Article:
September 1, 2020 | Fall Market
2020 may be one of the toughest years to predict where Toronto’s real estate market will pivot next. Covid-19, with all its economic, social and health implications, has taken real estate in directions that could never have been anticipated by anyone’s crystal ball or data from 2019.
So far we had a near shut down of the Toronto real estate market in late March to mid May because of Covid. At that time, we didn’t know what direction the virus would take in this region, and we didn’t really have a sense, for those first few months, what was coming next.
Along came June and July where the real estate market came roaring back to life fuelled by low interest rates and a Spring market that was pushed two months ahead. It felt like there was an eagerness for everyone to get back to life again. Prices have been a little more tame for condos, but for houses, the competition was strong. New price heights in most of Toronto.
Even in August, the amount of properties coming out have been much higher than any other August I can remember. It was the quietest Spring I’ve ever had. And the busiest summer I’ve ever had.
Now for September… This Fall really feels like a fork in the road. This next phase in real estate may determine where the market will go for the long term. So far, we’ve just been reacting. We’ve had the panic and uncertainty of the early days of the pandemic, followed by a desire to get back to normal life. Now, we’re in big picture territory. We’re looking to the future and what Covid-19 will do to us in the year ahead, not just the next month. We’ve become much better at living with the virus, but I still think we are getting our head around how long it may be with us, and what the long-term impact could be.
Traditionally, the Fall market takes flight after Labour Day. August is traditionally the slower month of the year along with December. This year is different. So, instead of stating where I think things are going to go – I have no idea – here’s what may influence the Fall Market.
THE SECOND WAVE
If you speak to most friends and family (or an immunologist), you’ll find there is a strong belief out there that we’ll have a second wave. How difficult or how long it will be is tough to say. The general consensus seems to be we’ll have a second wave around October, though it may be later or earlier or not at all. Luckily, we are better able to handle an influx of new cases than in the early days of Covid. Still, it may alter the real estate trajectory once again. If we have a second wave, it will slow things down for a second time this year, though likely not as slow as the Spring has been. Once the second wave passes, we will see a rush back to the market. The Toronto case numbers will be a very useful guide for how busy Toronto market can be.
AFTER THE GOVERNMENT RELIEF
I think many folks are worried about what will happen after CERB and other government relief stops flowing sometime later this year, unless we have a further extension on that relief. I suspect this will impact the rental market and the investment properties a little more heavily than other property types. I’m not sure this will have much on an impact on the sale of houses. It may effect condos more since they are more heavily connected to renters.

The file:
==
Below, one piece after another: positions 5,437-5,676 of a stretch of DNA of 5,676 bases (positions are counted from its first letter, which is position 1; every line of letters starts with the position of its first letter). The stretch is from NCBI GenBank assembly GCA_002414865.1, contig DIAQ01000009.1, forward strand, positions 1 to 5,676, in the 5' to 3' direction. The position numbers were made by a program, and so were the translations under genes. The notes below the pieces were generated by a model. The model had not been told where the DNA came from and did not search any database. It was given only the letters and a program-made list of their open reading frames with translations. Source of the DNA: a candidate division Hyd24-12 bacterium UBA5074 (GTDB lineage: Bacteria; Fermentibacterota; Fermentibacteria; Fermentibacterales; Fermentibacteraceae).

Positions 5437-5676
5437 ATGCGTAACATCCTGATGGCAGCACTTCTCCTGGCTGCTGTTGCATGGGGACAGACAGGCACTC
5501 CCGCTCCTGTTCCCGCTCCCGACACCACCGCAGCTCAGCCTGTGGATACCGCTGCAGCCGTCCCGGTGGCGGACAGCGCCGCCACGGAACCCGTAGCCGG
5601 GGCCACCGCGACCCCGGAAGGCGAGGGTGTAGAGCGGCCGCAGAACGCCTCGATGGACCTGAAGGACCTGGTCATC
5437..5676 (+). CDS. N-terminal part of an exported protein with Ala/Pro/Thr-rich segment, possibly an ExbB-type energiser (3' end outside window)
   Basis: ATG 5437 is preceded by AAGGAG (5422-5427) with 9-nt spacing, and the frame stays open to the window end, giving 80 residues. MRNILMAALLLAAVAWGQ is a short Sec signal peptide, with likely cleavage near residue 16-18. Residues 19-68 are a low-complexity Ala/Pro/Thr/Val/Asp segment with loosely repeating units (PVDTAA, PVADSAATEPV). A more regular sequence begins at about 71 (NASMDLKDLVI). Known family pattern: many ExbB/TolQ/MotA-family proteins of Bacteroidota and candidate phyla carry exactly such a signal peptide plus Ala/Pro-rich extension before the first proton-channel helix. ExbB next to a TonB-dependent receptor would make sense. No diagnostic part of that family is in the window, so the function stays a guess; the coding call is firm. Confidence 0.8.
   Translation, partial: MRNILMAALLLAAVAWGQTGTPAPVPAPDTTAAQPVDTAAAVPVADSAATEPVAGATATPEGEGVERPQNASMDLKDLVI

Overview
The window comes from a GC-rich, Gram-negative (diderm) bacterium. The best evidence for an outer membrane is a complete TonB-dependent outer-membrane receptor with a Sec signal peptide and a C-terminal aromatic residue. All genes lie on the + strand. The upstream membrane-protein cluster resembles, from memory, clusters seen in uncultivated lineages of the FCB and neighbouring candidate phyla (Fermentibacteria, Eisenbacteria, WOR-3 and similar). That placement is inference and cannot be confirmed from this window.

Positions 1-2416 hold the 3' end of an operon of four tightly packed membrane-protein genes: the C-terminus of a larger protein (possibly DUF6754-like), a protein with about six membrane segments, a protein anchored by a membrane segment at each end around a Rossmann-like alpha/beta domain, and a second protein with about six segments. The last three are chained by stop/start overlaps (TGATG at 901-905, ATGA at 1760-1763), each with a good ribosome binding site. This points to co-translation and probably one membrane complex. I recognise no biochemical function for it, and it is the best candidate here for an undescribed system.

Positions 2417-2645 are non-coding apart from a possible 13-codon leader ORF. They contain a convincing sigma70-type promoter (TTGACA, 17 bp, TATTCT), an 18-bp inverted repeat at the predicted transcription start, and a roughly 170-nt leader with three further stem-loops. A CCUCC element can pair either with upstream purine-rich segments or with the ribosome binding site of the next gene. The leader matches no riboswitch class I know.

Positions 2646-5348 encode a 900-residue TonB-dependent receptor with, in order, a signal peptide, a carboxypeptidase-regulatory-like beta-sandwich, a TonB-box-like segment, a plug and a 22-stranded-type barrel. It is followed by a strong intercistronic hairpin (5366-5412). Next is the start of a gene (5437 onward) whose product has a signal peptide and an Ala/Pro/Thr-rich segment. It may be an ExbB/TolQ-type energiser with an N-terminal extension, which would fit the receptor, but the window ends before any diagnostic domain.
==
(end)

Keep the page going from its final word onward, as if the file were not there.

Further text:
CONTINUED LOWER RATES
Because the world remains uncertain, I don’t think we are going to see any raising of the rates anytime soon. I think the lower rates have played a big role in having people come back to the market. So, on the upside, rates will stay low.
THE DESIRE FOR MORE SPACE
Where you live has played a much bigger role in your life this year. For some, your home is not only your domestic space, but now also your work space, your gym, and possibly a school. Even if you don’t work at home and you have no kids, and hate the gym, you have spent more time in your home since there have been fewer places to go. No TFC games. No TIFF. No festivals. Because of this, plans have been accelerated to find bigger spaces for those who can afford them. This is one of the reasons there is such a demand on houses right now. Houses have more space, and often a yard.
LIMITED TRAVEL AND IMMIGRATION
This will put the most strain on the condo market and rental market. New immigrants fuel the rental market and buyers’ market, and many condo units stand in for hotels. These Airbnbs rely on travel. Though there is still travel, it may be awhile for the condo sector and rental sector to bounce back. Good news for investors who are buying as this will be reflected in prices.
GOOD NEWS ON A VACCINE
Though we may not be as fast as Russia at producing a vaccine, if we have some solid news that one is working and may be ready in the next year, I think this will bring a certain positivity that will help people imagine life without Covid. If we start to see a time where Covid can be very much under control, the uncertainty will leave the market. People will start planning for after Covid, not just during Covid. Businesses will rebound.
What has been proven so far in 2020: Toronto’s real estate market can be very resilient. Does that mean it is incapable of changing direction or having a slump? No. Still, I think if we look back instead of forward, many of us are surprised at how strong the market has been, and how quickly it can bounce back. The Fall will be an interesting time to watch. It will set the stage for the real estate market well into next year.